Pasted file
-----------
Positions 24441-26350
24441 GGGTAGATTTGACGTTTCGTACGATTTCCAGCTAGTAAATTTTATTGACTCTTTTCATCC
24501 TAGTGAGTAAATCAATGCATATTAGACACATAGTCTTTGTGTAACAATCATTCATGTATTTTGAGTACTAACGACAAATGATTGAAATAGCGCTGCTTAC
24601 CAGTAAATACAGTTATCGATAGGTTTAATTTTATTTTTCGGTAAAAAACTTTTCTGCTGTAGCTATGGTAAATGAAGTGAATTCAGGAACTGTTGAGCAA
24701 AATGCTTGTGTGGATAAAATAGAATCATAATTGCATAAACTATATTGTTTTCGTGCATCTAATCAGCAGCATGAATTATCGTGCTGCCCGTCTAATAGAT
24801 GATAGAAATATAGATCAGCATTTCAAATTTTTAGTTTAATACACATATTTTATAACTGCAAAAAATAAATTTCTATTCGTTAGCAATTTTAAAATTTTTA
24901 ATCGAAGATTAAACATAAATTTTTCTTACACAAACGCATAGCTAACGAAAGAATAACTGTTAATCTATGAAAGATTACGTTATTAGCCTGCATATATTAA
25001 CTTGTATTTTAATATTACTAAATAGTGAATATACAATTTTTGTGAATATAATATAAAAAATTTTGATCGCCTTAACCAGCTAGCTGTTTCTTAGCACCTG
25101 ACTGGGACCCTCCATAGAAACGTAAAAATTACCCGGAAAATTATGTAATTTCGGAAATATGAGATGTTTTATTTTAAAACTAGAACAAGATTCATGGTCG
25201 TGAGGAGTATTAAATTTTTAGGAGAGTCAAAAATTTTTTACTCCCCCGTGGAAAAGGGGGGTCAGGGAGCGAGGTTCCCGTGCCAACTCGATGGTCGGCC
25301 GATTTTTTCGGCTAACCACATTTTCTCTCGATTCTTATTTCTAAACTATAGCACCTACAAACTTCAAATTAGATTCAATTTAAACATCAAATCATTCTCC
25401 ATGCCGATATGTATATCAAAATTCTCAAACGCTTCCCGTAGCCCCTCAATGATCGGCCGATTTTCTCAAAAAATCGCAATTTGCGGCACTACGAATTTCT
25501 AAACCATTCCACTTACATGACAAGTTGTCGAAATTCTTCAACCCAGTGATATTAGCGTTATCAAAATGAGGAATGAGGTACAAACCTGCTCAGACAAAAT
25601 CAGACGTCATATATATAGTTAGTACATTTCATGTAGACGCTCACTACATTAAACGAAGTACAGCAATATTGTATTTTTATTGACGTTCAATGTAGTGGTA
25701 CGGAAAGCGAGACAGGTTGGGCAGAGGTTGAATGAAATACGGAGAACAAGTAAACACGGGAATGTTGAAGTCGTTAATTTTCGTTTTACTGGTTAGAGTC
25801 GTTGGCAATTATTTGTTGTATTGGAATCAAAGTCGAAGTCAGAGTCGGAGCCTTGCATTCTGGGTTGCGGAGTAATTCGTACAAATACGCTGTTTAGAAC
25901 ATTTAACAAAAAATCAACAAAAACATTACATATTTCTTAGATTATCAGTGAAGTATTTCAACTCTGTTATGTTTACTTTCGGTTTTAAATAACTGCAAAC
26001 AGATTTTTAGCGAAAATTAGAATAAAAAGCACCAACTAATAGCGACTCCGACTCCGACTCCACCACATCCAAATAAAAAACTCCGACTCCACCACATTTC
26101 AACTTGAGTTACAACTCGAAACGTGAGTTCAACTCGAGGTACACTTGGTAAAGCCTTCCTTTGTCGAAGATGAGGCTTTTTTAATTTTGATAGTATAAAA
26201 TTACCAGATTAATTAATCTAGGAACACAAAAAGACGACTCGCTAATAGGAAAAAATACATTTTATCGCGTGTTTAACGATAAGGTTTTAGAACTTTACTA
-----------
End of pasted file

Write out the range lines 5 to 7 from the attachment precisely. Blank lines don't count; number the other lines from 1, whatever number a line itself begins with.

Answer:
24701 AATGCTTGTGTGGATAAAATAGAATCATAATTGCATAAACTATATTGTTTTCGTGCATCTAATCAGCAGCATGAATTATCGTGCTGCCCGTCTAATAGAT
24801 GATAGAAATATAGATCAGCATTTCAAATTTTTAGTTTAATACACATATTTTATAACTGCAAAAAATAAATTTCTATTCGTTAGCAATTTTAAAATTTTTA
24901 ATCGAAGATTAAACATAAATTTTTCTTACACAAACGCATAGCTAACGAAAGAATAACTGTTAATCTATGAAAGATTACGTTATTAGCCTGCATATATTAA